Boston faces riot-control test
A student was killed last week as police tried to curb unruly celebrations. Would a World Series win turn violent?
The city of the Fenway Faithful is buzzing with pent-up energy, the kind that may aid and abet a Red Sox triumph - or a riot in the streets.
As Boston reels with hope for its first World Series victory since 1918, residents and officials here are also grappling with difficult issues of mob control and public safety. Last week, the celebration after the Sox won their series slot, beating the Yankees in New York, turned deadly. Thousands of fans filled the streets near Fenway Park, and in the chaos a Emerson College student was hit in the eye by a police pepper-spray bullet. She died hours later.
The Boston Police department has been criticized for its role in the death, as it attempted to control a joyous crowd turned riotous. The resulting publicity is prompting debate about proper police response, and is shaping preparations for crowd control if the Sox win this week.
The death also highlights a challenge that goes beyond Boston: an unruly brand of sport celebration, especially among college-age males. The challenge is especially acute here, where the culture is ruled in equal measure by sports and academia. This city could be a test case for understanding why such a tribal response has become an almost automatic extension of tense playoff games.
"What's happening, and not just when there are losses, but when [the team] is victorious, fans torch cars, turn them over," says Leonard Zaichkowsky, a sport psychology expert at Boston University. Celebrations should be associated with joy and gratitude, but they too often transition into a hostility and destruction, he says.
This "mob mentality" isn't new. It was seen in Roman spectator riots in the 6th century. And Europe has long dealt with soccer "hooligans."
But in America, rioting has increasingly marred celebrations in professional and college sports.
Earlier this year after the New England Patriots won the Super Bowl, a 21-year-old was hit by a car in the rowdiness that erupted in Boston. Dozens of students were arrested for flipping cars and setting fires at the University of Connecticut when the men's and women's basketball teams won national championships last spring.
Last week, with tens of thousands of fans in the streets here, some hurling garbage cans and throwing bottles at officers, police in riot gear tried to contain the chaos. The pepper bullets were not supposed to land above the shoulders, but one of them hit Victoria Snelgrove in the eye. The use of so-called nonlethal force in this case turned deadly. In a statement, Boston Police Commissioner Kathleen O'Toole took full responsibility for any errors on the part of the police and announced that an internal investigation would be opened.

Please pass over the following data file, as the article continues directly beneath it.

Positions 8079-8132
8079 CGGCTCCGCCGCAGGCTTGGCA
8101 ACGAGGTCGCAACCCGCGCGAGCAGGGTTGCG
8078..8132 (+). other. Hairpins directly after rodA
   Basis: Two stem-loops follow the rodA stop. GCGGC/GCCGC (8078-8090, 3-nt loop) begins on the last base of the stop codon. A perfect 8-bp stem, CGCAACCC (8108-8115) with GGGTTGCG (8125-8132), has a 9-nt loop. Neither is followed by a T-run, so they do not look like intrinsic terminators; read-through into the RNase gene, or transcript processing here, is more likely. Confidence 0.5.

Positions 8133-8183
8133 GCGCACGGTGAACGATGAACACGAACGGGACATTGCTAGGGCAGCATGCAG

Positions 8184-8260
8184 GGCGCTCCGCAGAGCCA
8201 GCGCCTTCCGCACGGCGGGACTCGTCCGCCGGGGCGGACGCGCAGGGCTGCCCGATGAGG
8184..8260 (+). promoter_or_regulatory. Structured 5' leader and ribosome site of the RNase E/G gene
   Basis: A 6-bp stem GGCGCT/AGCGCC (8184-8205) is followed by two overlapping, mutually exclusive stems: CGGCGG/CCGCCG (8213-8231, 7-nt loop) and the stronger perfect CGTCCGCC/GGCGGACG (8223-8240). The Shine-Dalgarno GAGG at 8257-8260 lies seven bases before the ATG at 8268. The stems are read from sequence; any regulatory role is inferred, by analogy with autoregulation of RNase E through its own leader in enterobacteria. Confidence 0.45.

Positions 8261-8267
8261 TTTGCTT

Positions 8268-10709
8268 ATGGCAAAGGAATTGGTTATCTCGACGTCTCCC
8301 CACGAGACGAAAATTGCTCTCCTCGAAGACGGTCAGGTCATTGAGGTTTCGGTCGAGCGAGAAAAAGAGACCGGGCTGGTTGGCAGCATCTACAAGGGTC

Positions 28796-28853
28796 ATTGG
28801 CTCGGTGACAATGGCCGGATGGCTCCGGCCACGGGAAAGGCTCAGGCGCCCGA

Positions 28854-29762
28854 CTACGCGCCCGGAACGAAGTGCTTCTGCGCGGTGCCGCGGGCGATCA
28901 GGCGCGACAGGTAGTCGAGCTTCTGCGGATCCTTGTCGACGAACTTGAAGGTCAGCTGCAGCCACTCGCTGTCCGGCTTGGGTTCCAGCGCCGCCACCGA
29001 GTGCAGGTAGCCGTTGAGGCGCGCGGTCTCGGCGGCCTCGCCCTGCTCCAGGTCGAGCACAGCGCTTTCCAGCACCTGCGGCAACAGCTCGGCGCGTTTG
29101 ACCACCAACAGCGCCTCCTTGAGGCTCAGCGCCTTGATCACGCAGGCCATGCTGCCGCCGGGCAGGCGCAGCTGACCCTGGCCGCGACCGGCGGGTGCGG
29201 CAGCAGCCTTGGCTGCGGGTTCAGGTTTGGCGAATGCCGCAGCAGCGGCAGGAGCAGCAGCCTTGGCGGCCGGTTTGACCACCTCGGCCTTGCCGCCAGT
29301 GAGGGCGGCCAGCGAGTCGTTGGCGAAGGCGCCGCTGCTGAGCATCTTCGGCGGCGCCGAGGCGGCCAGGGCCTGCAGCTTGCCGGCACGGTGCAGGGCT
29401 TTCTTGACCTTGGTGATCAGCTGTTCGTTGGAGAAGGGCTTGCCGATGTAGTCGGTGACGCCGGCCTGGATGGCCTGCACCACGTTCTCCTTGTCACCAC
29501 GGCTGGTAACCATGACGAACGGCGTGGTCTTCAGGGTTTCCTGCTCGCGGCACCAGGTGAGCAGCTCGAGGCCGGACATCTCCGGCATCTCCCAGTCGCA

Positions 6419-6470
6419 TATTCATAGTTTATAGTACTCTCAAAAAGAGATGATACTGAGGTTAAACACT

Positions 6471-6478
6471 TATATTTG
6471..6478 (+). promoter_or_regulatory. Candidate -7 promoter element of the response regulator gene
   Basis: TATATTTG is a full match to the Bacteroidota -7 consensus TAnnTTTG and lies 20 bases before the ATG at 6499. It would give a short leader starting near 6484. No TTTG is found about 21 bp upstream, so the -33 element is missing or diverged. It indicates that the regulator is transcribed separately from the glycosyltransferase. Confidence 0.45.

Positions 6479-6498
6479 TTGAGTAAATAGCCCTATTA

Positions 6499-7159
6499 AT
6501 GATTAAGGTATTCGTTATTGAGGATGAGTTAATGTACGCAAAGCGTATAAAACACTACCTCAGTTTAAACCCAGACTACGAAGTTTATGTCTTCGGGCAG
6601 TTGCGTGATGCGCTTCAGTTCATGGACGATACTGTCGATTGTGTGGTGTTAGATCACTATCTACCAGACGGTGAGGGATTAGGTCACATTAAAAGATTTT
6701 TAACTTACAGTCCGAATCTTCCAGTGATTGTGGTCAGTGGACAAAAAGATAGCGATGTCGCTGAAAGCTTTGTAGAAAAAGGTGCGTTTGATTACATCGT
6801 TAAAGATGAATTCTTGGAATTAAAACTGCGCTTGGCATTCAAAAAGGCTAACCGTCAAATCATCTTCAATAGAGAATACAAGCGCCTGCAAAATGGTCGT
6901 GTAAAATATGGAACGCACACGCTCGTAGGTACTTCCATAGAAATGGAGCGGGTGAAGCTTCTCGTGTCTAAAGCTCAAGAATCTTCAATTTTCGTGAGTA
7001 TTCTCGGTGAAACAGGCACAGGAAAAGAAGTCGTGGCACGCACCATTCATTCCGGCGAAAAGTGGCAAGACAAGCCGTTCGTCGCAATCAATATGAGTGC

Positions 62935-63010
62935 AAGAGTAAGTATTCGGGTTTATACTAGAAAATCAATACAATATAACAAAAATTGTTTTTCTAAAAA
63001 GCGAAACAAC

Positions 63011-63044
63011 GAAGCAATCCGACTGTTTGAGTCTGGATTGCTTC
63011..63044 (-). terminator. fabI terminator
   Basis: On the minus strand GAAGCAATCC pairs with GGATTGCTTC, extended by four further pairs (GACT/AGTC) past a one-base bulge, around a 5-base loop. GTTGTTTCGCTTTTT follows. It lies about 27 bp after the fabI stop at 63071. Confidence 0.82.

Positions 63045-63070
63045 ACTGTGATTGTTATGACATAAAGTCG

She has also harshly condemned rioters, but the police will shift to lower-powered pellet guns.
Mayor Thomas Menino announced some broader steps to control crowds, including limits on the length of waiting lines outside sports bars and a ban on live broadcasts showing fans within. He also met with members of the university community "to prevent hooliganistic activity after victorious sporting events," says Seth Gitell, a spokesman for the mayor.
While there may not be a simple explanation for the psychology of rioting, the behavior does tend to fall within a certain demographic: white, male, and college-age. The violence usually begins with a small percentage of youths, and then the anonymity provided by crowds lends itself to a sinister version of "follow the leader."
Rob McCarter, a junior at Northeastern University, headed to Fenway Park with a couple of his friends as soon as the game ended Wednesday night. He wasn't scared, he says, despite the cops in helmets and jackets and the vandalism taking place around him. He says he got a laugh out of a group that hurled a dumpster into a bank window, but "I wasn't going to be one of those guys to break stuff."
Society's acceptance of the rowdy, sometimes violent, element of sports allegiance is, in part, to blame. "Though it's antisocial, [the violence] is still a feat of skill," says Jerry Lewis, sociologist at Kent State University in Ohio. It's not unlike the skill that a football player exhibits on the field. "The identification with the team is expressed through these acts of violence."
Some see alcohol as a prime influence. In fact, Mayor Menino had considered invoking a state law allowing him to ban the sale or distribution of alcohol "in cases of riot or great public excitement."
The problem is not just alcohol, but a new brand of "extreme" drinking on campuses, say Brandon Busteed, founder of Outside the Classroom, which provides online alcohol prevention courses for students. When he was a student at Duke University, Mr. Busteed says, burning benches after basketball victories was the norm. He sought to provide alternative events in lieu of the alcohol-fueled vandalism that plagued Duke. Such sanctioned events immediately after sporting victories, say experts, could help cities counter rioting.
There is also a lack of public education, with no institution taking prime responsibility for education the public on the issue, says Professor Zaichkowsky. Is it the duty of the police? Team owners? The athletes? The city? "It falls through the cracks."
The Boston police have faced at least some criticism for use of pepper spray guns. Many say not enough study has proven that stun guns or other types of "nonlethal" weapons reduce death. "I think there really needs to be a national reassessment of this paramilitary force on citizens," says Paul Wertheimer of Crowd Management Strategies in Chicago. "This is not Fallujah."
Meanwhile, a dean at Boston University has notified students and their parents threatening expulsion if students engage in illegal behavior.